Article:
“Indeed it does, the hand of God. My theories about the nature of fossils are proved, I must write the book immediately.”

Illustration from Lithographiae Wirceburgensis

The conspirators were delighted.
“If he publishes he will be laughed at across Europe. We will be revenged.”
“But what if we are discovered? Already the stonecutter wants more money.”
“Don’t worry, he will lose his place in the University and we will be safe.”
They were very wrong.

In the 1720’s Professor Johann Beringer, professor of Natural History at the University of Würzburg, collected numerous fossils. At the time it was debated whether they were the remains of long dead animals and plants or had been created by God during the process of creation.

 

J. Ignatz Roderick and Georg von Eckhart, colleagues and rivals at the university, arranged for hundreds of mock fossils to be carved and placed where Beringer could find them. Beringer published his book, Lithographiae Wirceburgensis, which was universally mocked.

 

Then the stonemason came forward, as he hadn’t been paid, Beringer sued Roderick and Eckhart and won, they were dismissed from the university. Beringer remained at the university and wrote many more books, but none as controversial, Roderick and Eckhart died in poverty, not helped by the fact that the stonemason also won his case for unpaid wages!

 

This piece was written in response to the latest Carrot Ranch prompt; In 99 words (no more, no less) write a story about a rock star. You can feature a central character or write about the feeling like a rock star. Go where the prompt leads!

I, naturally, have been led up a curious byway of scientific history, I hope you enjoy it.

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No Ice for Cassandra

Jane Austen smiled at her sister’s letter, she enjoyed hearing from Cassandra, but sometimes her letters just contained a litany of complaints. Some, such as missing seeing the King and Queen were reasonable enough, but a lack of Ice! In September! After a hot summer! Really.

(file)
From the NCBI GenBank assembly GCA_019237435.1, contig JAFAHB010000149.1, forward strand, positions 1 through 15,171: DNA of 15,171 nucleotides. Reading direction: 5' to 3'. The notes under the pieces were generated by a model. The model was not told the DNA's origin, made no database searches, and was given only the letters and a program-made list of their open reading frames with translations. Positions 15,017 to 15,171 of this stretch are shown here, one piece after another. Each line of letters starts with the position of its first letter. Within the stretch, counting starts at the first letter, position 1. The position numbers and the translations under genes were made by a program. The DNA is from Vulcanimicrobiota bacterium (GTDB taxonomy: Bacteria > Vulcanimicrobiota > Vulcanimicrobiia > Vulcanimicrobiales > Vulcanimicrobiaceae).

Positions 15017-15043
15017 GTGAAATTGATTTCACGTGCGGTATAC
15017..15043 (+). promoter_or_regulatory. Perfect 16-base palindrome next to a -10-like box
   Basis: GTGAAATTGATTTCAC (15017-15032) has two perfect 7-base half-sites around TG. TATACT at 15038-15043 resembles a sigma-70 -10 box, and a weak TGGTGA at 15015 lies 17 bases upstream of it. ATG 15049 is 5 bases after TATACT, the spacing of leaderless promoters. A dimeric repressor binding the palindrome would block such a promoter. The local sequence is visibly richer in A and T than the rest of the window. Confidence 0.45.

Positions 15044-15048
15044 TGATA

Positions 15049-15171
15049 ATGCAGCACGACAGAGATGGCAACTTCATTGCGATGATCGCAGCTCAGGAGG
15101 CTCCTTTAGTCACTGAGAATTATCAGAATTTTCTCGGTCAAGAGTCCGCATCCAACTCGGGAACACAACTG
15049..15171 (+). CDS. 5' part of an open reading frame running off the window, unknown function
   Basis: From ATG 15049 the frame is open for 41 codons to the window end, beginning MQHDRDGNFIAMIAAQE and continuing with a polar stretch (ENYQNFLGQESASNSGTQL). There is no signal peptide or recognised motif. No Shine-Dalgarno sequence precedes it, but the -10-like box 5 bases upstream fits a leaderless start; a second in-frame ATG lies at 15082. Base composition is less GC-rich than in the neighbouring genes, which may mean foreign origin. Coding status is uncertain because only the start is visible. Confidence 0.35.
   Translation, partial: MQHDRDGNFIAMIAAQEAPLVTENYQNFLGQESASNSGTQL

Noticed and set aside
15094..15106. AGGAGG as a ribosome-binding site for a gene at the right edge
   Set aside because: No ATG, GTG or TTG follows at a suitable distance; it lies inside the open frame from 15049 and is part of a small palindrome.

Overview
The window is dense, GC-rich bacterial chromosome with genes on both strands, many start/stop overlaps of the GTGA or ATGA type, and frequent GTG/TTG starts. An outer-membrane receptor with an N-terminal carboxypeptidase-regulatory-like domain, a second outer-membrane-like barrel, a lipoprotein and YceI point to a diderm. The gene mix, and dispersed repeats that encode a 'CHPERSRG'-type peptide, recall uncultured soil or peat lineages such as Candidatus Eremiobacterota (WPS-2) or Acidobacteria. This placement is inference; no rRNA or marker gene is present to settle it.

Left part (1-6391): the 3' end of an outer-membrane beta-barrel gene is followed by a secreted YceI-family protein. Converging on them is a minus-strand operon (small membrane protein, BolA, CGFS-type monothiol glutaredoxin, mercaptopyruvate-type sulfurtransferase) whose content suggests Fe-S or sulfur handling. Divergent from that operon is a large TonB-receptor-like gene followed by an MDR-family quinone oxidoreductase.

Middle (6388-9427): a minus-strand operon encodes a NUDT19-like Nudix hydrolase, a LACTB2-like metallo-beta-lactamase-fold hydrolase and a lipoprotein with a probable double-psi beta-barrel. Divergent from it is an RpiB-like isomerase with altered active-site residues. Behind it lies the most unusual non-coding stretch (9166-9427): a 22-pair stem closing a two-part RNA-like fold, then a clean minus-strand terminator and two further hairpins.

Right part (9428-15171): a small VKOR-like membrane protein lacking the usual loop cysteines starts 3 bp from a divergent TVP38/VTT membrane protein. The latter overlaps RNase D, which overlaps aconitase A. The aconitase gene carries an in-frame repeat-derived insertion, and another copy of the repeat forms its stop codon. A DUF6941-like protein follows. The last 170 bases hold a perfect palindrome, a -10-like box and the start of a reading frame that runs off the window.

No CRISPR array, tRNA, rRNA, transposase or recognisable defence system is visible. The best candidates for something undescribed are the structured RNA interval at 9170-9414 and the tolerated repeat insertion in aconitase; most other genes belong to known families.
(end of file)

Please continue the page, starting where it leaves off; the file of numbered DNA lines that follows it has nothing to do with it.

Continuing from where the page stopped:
She picked up her pen, tucked her tongue firmly into her cheek, and wrote;

“Your account of Weymouth contains nothing which strikes me so forcibly as there being no Ice in the Town. Weymouth is altogether a shocking place I perceive, without recommendation of any kind, only suitable for the inhabitants of Gloucester!”

A Georgian Ice House

Jane Austen’s letter was written on Friday 14 September 1804.
At the time Ice was collected during the winter and stored in Ice Houses, specially insulated buildings, for use during the summer. Slightly later it was even imported from the Arctic in specially built ships. To have no ice available in late summer was hardly unusual.

No one knows what she had against the inhabitants of Gloucester.

 

This is in response to Charlie Mills flash fiction challenge, May 23, 2019, prompt: In 99 words (no more, no less) write a story without ice. It can be a world without ice or a summer camp that runs out of cubes for lemonade. What does the lack mean to the story? Go where the prompt leads!

As usual I have been led on an unlikely byway into the past Hope you enjoy it.

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The Golden Tree

The tree was new to him, a massive silver needled pine. He climbed off his horse and walked slowly round the fallen giant, in the root plate he noticed a yellow glint, carelessly he dropped the golden nugget in his pocket, then found what he was looking for. In what had been the topmost branches were mature cones. Carefully he collected the seed.

His letter to Kew began; “Wonderful discoveries, you must think I have been manufacturing pines, I have found so many.”

He never mentioned the gold, to the plant hunter David Douglas, trees were much more important.

A true story, David Douglas, one of the great early plant hunters, discovered hundreds of species during his expeditions in North West America, the Douglas Fir is named after him. When told that gold had been discovered in California, he replied that he had often found small nuggets when digging up plant specimens, but he had never mentioned it as he didn’t think it was of any interest.

This is in response to Charlie Mills flash fiction challenge, In 99 words (no more, no less) write a story that that goes in search of trees.

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A Ghost in the Garden

I was trying to find out about early nineteenth century plant labels (I will tell you why another time), when I came across an interesting name, a name associated with ghosts in the garden.